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April 01, 2024 02:12 PM UTC

House Republicans Kick Ball Over Fence on State Budget (Again)

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  • by: Colorado Pols

UPDATE: House Republicans appear to have already deleted the post from ‘X’ that we included below…

—–
The Colorado legislature is only required by the State Constitution to do one thing in every legislative session: Pass a budget for the state fiscal year that begins on July 1.

There is no avoiding this duty for legislators, regardless of the political makeup under the Gold Dome. Both the State House and the State Senate are Constitutionally-required to approve a balanced budget each and every year. Republicans have recently threatened to draw out the process of finalizing the budget (also called the “Long Bill”), but ultimately decided against wasting time because it serves no actual purpose for them.

From a political standpoint, the Long Bill discussion and voting has a way of crystalizing which state lawmakers are in the building to get things done…and which ones are just there to find content for social media postings. Voting “NO” on the State Budget means that you are essentially leaving it to your colleagues to cast the votes that make sure Colorado’s Constitution is followed. Today’s final House vote on the budget proved once again that Democrats are the adults in the room and Republicans are just there to throw rocks.

Rep. Brandi Bradley (R-Littleton) was mad that one of her amendments was rejected…but she wouldn’t have voted for the final budget anyway.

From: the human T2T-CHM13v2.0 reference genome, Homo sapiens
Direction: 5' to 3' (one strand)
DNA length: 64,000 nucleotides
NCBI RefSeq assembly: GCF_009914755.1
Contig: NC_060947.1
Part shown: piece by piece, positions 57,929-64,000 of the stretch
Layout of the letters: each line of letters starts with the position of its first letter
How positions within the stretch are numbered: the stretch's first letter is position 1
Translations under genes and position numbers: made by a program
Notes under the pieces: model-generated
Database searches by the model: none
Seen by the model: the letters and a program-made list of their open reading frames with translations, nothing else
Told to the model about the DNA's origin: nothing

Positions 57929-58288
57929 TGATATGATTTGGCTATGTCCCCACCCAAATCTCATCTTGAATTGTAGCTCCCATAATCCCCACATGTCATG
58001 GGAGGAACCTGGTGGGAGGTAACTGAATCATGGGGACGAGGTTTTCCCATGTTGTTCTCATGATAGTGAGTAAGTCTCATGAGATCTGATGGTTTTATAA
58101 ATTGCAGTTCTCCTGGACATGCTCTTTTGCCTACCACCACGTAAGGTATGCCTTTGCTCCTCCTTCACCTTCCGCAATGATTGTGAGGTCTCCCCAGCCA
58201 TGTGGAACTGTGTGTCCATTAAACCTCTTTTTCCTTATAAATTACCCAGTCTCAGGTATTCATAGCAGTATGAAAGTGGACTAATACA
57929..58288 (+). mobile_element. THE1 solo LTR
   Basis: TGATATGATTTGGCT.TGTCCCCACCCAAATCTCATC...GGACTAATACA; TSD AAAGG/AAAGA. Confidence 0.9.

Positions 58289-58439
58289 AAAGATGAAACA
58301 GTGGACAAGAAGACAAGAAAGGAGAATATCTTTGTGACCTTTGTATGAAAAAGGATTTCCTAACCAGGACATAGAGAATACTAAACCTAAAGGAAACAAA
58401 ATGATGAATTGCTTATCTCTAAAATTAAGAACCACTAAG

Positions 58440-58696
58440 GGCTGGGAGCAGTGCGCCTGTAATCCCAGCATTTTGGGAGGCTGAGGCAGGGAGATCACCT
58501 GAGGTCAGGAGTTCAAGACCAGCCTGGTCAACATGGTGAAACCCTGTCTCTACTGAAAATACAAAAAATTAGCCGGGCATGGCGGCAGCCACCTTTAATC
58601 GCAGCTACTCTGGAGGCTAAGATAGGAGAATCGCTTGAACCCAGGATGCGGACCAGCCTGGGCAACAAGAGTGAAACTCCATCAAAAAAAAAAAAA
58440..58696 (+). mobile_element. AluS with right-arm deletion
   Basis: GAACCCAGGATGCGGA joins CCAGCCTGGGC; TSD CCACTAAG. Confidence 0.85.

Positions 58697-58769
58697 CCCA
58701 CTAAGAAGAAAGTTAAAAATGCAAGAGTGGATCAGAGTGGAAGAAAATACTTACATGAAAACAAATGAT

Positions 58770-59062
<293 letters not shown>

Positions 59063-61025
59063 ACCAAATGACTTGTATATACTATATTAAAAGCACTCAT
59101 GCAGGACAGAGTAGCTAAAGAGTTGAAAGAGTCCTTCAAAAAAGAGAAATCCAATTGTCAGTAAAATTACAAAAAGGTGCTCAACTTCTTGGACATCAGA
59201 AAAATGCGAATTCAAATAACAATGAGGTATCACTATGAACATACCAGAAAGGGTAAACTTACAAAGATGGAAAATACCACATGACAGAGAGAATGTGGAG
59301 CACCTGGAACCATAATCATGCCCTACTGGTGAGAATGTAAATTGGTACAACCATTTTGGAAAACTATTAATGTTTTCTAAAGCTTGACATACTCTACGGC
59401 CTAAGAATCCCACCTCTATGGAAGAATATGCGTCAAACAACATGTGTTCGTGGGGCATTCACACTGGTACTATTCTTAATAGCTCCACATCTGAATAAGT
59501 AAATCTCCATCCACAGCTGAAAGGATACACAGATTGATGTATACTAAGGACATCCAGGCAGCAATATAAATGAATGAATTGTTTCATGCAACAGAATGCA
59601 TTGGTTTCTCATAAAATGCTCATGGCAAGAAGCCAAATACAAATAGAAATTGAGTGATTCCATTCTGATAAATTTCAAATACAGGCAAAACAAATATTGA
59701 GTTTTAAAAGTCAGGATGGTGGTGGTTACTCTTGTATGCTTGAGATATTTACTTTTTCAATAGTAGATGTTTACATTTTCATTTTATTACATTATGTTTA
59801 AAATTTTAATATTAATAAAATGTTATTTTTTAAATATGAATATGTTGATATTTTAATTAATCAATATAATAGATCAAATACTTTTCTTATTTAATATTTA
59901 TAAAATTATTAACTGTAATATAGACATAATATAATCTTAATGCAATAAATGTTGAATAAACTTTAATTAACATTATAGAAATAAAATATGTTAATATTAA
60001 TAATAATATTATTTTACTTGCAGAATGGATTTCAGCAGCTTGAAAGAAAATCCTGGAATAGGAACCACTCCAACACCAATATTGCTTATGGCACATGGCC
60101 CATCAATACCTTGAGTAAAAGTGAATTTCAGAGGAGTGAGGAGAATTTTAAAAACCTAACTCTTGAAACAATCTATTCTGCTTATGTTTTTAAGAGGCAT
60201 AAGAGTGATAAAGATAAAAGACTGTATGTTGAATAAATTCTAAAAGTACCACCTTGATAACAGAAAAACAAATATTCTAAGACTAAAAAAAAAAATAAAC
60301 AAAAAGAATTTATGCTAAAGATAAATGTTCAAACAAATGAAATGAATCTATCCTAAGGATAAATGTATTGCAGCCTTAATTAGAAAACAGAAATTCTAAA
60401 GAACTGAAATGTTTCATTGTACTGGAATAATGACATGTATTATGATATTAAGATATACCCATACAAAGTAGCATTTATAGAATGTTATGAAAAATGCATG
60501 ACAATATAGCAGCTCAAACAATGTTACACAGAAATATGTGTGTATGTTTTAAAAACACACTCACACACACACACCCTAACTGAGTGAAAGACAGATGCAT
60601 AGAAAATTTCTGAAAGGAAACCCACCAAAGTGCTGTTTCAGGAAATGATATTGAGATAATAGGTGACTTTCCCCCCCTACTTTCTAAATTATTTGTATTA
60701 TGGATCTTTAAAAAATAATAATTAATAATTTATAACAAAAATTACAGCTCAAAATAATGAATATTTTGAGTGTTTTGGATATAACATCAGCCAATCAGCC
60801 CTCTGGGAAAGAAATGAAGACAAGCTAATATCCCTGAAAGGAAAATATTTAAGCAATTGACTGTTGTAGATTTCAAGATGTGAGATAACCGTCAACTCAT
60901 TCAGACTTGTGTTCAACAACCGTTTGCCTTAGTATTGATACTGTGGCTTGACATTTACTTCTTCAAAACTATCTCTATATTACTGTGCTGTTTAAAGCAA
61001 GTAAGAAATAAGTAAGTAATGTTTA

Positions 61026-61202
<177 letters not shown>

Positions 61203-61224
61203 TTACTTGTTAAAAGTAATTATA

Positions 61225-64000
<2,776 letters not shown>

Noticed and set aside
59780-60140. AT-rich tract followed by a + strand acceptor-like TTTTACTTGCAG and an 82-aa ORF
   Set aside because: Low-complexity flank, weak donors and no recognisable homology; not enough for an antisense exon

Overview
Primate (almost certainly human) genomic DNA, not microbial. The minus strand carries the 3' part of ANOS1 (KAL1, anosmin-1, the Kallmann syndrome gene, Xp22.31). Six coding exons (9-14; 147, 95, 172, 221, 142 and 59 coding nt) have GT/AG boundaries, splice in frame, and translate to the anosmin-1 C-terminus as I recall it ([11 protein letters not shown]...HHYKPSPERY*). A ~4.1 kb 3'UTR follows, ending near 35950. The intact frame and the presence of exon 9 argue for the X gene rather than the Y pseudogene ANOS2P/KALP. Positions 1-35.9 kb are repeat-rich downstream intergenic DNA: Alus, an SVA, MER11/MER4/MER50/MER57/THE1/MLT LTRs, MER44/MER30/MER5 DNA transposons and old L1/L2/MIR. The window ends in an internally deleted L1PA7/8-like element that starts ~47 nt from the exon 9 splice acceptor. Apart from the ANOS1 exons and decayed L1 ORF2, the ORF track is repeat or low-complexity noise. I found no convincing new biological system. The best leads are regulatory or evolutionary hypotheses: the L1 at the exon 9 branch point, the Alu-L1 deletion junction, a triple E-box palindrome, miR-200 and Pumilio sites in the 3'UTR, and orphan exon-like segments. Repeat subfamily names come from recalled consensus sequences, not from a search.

The House of Representatives approved the State Budget by a 46-18 margin this morning, with only one Republican casting a ‘YES’ vote (Rep. Rick Taggart, who sits on the Joint Budget Committee). This was similar to the 2023 budget vote, which passed the House by a 47-16 margin, though 3 Republicans voted yes (Reps. Rick Taggart, Rod Bockenfeld, and Ron Weinberg).

This has become sadly similar to what happens in Congress when right-wing Republicans stomp their feet while the adults get the work done. Just a few weeks ago, House Speaker “MAGA” Mike Johnson needed Democratic votes to prevent a government shutdown. A total of 108 House Republicans — including Colorado Reps. Lauren Boebert and Ken Buck — voted “NO” on the funding resolution. In Boebert’s case, she voted “NO” even though the funding bill included millions of dollars in “earmarks” for her constituents (and which she later bragged about “accomplishing”).

In the State House this year, Republicans proposed some $100 million in amendments for their own political/district interests…and then they voted “NO” on the final vote for passage of the budget. Following in the footsteps of Boebert, Republicans naturally patted themselves on the back even though none of this would have been possible without Democrats voting to approve the budget.

House Minority Leader Rose Pugliese brags about funding for things she and the rest of her caucus ACTUALLY opposed.

Right-wing Republicans in the state legislature and in Congress are doing the same thing: Making themselves functionally irrelevant on important discussions. When everybody knows that right-wing Republicans are going to vote “NO” regardless of where the discussions lead, then there is no incentive for anyone else to even bother including them in the negotiations. Why would Democrats, for example, give any serious attention to Republican arguments about specific amendments when they know full well that those same Republicans are going to vote against the budget anyway?

On a recent episode of “The Daily” podcast, New York Times Congressional reporter Catie Edmundson explained the situation in Congress that applies equally to Colorado:

I think the story of this Congress is that when you have a group like the far-right Freedom Caucus who just says ‘No’ to everything, all the time, then you essentially deal yourself out of the process at key moments. And the end result of it has been that everyone else in Congress has decided that the only way to move forward is to work around them. 

Even kids understand this logic. If you play a game with a certain group of kids and the result is that somebody always kicks the ball over the fence…eventually you just stop playing with that group of kids altogether.

 

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